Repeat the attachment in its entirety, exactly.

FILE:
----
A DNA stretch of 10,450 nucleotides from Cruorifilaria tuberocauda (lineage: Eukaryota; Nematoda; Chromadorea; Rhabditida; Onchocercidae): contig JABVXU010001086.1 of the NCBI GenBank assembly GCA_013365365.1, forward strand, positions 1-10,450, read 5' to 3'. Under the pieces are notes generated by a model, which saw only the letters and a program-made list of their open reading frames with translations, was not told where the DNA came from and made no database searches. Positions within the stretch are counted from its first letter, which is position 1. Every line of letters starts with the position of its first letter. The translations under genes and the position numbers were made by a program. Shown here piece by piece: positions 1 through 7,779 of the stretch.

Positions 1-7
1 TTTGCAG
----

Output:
A DNA stretch of 10,450 nucleotides from Cruorifilaria tuberocauda (lineage: Eukaryota; Nematoda; Chromadorea; Rhabditida; Onchocercidae): contig JABVXU010001086.1 of the NCBI GenBank assembly GCA_013365365.1, forward strand, positions 1-10,450, read 5' to 3'. Under the pieces are notes generated by a model, which saw only the letters and a program-made list of their open reading frames with translations, was not told where the DNA came from and made no database searches. Positions within the stretch are counted from its first letter, which is position 1. Every line of letters starts with the position of its first letter. The translations under genes and the position numbers were made by a program. Shown here piece by piece: positions 1 through 7,779 of the stretch.

Positions 1-7
1 TTTGCAG